• On Tuesday morning, after getting no fucking sleep whatsoever due to the bedlam that exists on the ward, I will be taken to 'theatre' and have a Hickman line inserted into me. It's a plastic tube thing that's drilled into my upper chest area, so my chemo drugs can be pumped into me in the following weeks - a bit like my previous PICC line, but not in my arm, but up near my increasingly blackening heart. I've started reading about the procedure but gave up midway through the second paragraph as it was total depressing and sounds like a hideous procedure.

    If you want to read about it, read about it here. I clearly have the kind of sick readership that would probably still go to Victorian freak shows if they had the chance, so knock yourself out reading the finer details of the misery I have coming up.
  • On the following Sunday night, I will return back to the hospital to prepare for my first 5 days of chemo-carpet-bombing treatment starting on the Monday morning. I'm staying in a shitty dump of a ward (I've been there before) and I'm just praying for a 'side-room' so I'm not staring at a collection of 80-somethings with tubes hanging out of their noses and who shit into bowls after drawing a thin blue curtain around them for 'privacy'.
  • Some 'good news'. I got some better pain-killers today. They are called oxycodone hydrohloride and are of the highly addictive variety that people from Liverpool would burgle your house to get hold of. I got a little bit high off them, which is to be expected as they are an opiate. At last - a slight pleasure in my world of discomfort and pain. Of course, the downside is that they will constipate me to hell and - as I think I've realised this afternoon - make me grumpy and snappy. Sorry, make me grumpier and snappier.

    They won't be able to knock out the worst pain, but they should make the general day-to-day shit a bit more bearable - just expect a slightly more lethargic, slower, washed-out version of myself. And even more grumpy when asked to do things. So, don't go ruining my buzz none, OK? You can read about my new toys here.
That's about it. I'm not feeling very writey today and my words are all a bit rubbish. Must be the new drugs. Anyway, I will not make more words happen as they are sounding wrongful and misunderstooding.

I wonder if I'll every have a normal day again?

Wednesday, 22 September 2010

let's not start sucking each others cocks just yet ...

I think the theme of this blog is 'expectation management' as today I have been greeted by air-punching, high-five giving, whooping and cheering friends, who probably just need a little gentle reality check ... and whilst I certainly don't want to piss on anyone's firework, I may well have to spit on a few sparklers.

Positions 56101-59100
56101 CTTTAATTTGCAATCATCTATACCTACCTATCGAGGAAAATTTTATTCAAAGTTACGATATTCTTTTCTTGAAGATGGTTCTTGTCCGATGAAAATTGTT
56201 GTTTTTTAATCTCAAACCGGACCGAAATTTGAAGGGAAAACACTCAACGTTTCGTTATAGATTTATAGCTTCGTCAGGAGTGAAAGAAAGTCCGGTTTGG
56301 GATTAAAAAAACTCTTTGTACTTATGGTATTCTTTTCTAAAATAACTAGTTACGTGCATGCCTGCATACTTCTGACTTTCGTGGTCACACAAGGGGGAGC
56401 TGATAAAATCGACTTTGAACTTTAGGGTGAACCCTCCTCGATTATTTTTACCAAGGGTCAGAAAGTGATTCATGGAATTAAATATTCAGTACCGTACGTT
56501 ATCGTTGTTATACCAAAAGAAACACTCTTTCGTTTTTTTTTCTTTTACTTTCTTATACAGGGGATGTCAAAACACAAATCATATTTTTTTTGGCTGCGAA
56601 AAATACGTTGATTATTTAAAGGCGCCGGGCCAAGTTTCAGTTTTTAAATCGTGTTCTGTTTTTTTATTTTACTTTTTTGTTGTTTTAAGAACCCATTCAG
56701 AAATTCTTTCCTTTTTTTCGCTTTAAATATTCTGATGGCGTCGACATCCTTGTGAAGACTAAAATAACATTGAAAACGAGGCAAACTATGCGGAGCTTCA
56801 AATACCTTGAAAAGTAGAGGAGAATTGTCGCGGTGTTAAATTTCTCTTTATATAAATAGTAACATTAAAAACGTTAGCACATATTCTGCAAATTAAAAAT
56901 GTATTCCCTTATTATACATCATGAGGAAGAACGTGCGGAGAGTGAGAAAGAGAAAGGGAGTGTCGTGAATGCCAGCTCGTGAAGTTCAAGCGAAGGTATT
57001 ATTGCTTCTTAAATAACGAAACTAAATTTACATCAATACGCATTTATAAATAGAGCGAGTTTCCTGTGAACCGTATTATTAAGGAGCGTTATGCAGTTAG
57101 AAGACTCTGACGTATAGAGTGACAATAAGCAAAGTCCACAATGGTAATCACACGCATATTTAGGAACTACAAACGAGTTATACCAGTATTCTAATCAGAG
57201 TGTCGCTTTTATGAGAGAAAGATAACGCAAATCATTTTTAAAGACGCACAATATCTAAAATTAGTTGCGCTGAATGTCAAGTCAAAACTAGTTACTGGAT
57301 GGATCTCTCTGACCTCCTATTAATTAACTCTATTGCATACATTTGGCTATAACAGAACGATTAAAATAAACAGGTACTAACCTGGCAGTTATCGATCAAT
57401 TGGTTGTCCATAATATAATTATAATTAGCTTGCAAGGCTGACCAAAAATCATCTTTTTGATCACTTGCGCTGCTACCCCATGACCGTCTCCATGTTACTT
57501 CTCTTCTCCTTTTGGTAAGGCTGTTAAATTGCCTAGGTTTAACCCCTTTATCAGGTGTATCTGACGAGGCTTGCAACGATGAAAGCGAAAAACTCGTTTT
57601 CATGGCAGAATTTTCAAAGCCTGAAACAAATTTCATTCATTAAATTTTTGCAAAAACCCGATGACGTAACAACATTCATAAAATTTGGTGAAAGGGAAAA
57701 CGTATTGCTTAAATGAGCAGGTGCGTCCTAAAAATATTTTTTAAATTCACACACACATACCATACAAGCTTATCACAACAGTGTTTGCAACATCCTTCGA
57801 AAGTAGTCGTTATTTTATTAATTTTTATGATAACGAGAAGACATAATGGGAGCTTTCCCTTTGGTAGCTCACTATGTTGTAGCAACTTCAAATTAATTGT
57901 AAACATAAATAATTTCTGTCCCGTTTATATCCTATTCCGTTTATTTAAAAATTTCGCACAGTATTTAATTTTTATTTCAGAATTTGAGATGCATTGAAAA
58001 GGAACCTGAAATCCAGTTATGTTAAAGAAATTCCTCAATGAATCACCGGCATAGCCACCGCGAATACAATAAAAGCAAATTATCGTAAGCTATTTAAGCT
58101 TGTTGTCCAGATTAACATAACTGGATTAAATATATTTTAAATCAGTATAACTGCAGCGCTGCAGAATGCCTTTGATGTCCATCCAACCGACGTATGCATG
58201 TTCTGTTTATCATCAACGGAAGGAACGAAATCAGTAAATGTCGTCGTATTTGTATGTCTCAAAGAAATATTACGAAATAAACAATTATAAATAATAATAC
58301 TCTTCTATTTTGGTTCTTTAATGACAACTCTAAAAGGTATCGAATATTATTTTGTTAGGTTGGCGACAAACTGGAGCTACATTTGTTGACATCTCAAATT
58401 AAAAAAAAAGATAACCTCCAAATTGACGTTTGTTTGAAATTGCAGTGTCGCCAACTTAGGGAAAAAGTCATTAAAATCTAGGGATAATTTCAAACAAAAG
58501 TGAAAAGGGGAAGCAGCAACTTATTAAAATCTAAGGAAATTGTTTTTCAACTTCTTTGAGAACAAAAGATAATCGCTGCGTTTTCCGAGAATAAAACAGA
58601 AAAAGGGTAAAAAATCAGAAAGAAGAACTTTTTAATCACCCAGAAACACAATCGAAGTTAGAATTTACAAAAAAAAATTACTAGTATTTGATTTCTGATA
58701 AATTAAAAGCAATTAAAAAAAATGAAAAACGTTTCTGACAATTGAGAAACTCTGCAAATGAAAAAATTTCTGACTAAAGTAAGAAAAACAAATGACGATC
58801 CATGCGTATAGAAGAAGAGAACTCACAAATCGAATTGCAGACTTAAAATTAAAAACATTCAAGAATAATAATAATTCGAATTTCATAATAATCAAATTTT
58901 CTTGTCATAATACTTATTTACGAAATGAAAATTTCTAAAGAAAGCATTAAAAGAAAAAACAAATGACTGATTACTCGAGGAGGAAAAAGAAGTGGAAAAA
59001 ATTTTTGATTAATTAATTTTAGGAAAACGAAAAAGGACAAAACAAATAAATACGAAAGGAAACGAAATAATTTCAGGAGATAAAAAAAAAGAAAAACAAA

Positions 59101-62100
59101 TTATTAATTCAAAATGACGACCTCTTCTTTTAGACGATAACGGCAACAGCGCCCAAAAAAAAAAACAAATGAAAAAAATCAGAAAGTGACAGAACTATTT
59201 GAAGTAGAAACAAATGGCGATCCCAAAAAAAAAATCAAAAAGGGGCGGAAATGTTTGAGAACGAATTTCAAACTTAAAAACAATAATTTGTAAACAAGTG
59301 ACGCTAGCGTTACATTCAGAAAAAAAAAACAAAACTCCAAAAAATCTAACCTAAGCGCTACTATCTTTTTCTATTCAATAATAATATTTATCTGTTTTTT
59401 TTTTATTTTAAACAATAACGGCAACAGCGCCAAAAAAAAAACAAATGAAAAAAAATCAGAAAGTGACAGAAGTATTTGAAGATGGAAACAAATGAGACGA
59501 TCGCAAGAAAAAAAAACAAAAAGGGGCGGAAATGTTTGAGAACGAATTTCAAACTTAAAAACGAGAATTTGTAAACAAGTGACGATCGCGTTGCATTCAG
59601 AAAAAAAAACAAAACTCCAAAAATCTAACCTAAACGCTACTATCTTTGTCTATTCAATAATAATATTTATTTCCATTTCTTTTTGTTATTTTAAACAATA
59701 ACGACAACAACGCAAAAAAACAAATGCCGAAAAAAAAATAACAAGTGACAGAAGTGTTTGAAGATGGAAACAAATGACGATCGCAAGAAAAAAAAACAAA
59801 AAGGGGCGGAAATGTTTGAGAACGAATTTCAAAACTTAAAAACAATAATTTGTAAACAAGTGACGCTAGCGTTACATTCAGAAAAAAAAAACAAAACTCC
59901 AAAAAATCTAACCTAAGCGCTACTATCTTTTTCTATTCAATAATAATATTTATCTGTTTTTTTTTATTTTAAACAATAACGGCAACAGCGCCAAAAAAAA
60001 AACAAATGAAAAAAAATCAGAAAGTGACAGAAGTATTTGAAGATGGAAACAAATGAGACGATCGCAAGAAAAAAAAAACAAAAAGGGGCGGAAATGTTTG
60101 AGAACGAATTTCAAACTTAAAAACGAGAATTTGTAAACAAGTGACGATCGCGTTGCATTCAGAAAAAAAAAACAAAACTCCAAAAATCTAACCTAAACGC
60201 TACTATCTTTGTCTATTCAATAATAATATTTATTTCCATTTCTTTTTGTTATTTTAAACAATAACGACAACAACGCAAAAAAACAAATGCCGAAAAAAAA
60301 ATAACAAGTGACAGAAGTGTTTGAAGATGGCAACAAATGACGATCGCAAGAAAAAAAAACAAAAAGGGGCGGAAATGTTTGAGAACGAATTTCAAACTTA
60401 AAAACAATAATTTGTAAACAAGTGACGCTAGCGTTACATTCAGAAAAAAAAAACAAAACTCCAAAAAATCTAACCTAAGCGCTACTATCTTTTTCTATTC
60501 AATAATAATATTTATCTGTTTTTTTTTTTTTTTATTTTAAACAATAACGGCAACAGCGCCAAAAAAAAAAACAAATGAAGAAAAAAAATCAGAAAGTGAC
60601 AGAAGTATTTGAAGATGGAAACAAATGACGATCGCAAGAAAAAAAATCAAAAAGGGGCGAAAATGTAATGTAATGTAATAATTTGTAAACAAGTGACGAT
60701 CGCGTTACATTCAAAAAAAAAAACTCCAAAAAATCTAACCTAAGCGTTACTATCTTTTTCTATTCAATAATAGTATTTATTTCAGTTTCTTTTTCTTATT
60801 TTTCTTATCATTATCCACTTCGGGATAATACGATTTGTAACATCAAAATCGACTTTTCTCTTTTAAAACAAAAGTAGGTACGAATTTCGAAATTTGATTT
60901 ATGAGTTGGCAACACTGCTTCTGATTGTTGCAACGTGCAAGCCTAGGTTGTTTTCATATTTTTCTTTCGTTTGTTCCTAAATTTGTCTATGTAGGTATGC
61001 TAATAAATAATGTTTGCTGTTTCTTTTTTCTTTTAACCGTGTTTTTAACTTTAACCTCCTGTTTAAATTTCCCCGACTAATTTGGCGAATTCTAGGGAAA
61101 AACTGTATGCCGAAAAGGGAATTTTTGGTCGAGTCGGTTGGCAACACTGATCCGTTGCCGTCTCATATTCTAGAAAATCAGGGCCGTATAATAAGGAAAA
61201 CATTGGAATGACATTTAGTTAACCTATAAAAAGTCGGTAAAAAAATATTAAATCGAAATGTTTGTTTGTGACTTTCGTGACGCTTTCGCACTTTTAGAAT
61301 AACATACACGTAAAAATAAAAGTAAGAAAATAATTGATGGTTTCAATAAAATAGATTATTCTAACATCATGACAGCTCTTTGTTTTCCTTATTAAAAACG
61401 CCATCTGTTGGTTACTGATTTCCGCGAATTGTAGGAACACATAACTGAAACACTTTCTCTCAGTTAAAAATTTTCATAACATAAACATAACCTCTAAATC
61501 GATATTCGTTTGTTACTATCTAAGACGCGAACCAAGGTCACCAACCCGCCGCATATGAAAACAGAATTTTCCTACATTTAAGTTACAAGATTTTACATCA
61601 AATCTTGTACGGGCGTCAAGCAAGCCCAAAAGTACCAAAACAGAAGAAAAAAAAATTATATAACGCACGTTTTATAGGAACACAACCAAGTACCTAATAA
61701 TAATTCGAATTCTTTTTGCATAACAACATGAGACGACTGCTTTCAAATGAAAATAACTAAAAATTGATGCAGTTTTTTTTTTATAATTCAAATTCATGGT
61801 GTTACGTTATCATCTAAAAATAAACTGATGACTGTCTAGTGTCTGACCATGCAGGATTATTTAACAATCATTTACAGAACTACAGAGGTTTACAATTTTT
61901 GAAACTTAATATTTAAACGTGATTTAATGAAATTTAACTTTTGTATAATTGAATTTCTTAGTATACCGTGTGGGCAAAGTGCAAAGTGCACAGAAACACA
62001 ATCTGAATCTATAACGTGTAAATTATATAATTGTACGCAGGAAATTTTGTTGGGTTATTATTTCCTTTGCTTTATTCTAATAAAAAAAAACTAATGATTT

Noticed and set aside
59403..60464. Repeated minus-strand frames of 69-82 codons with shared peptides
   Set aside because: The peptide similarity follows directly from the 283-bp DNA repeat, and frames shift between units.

(Fuck me, that was a great expression. I should write this stuff down.)

Right. Pay attention. Because I'm bored of correcting you lot and answering the same questions over and over. Read carefully. There may be an exam. There will be bullet-points.

The current situation ...

  • My previous R-chop chemo has failed.
  • It is suspected that I am showing Hodgkins and Non Hodgkins lymphoma at the same time.
  • It is suspected that the Hodgkins cells are the ones that responded to chemo.
  • The non-Hodgkins cells are basically chemo-resistant and will ultimately kill me if not treated.
  • The Pain that I frequently talk about in my side, is not adhesions, but a new tumor growing where my spleen was.
  • I have new cancer lumps in my chest and other parts of the upper body.
The plan ...
  • I will have to undertake two 5 day 'in-house' chemo treatments.
  • The new chemo is called R-ESHAP. You can read more about it here.
  • Each treatment is performed continuously for 5 days. I will live on a ward, but not in isolation.
  • After treatment One there will be a 3 week interval.
  • I will then spend another 5 days in hospital having treatment Two.
  • I will then wait another 3 weeks.
  • Another CT/PET scan will then be taken to compare with the most recent one.
  • Please understand this: R-ESHAP will NOT cure me. It is designed to hopefully put the both types of chemo into remission, so stem-cell treatment can begin. More on that in a moment.
  • I will only have the Two treatments, regardless.
  • There is a "40 to 50 percent chance" that R-ESHAP will reduce all types of cancer and put them into remission. Or a 50-60 chance that it will fail, if you are a glass-half-empty kind of chap.
  • If the scan results fails to show a "significant reduction" in ALL cancer and tumors, then we are at the giving-up place again. There are no more options. I write a Bucket List and a killer funeral playlist.
  • If it manages to put all cancer into remission then (and only then) will I start the hell of the stem-cell bone marrow treatment, which will entail either using my own or donor bone-marrow and a long and difficult procedure at a top London cancer centre - the 'boy in the bubble' treatment that I spoke of before. I have no real details on that yet, but should we get through the R-ESHAP then I will be told more. 

So then, I'm afraid to tell you that we are going to be playing the 'waiting for the results' game again in about 10 weeks or so. The scan results after the two treatments will mean another painful wait for you and me.

Regardless, my path to full remission is a rocky one. Two solid weeks of chemo, a toss of a coin that it works and if I'm lucky then a final 'shit or bust' treatment that will come with it's own set of scary odds (that I don't know yet).

So, dear, dear readers. Feel free to celebrate and feel happy that today I got my life sentence suspended, but know that I'm only on bail and will be appearing in front of the judge again in about 10 or so weeks.


Fuck me, this is one hell of a bog blog,huh? Top British drama, hard-hitting and full of cliffhangers.

I suffer for my art, dear readers, to keep you entertained and engrossed - as your lives are frankly too dull to be writing about.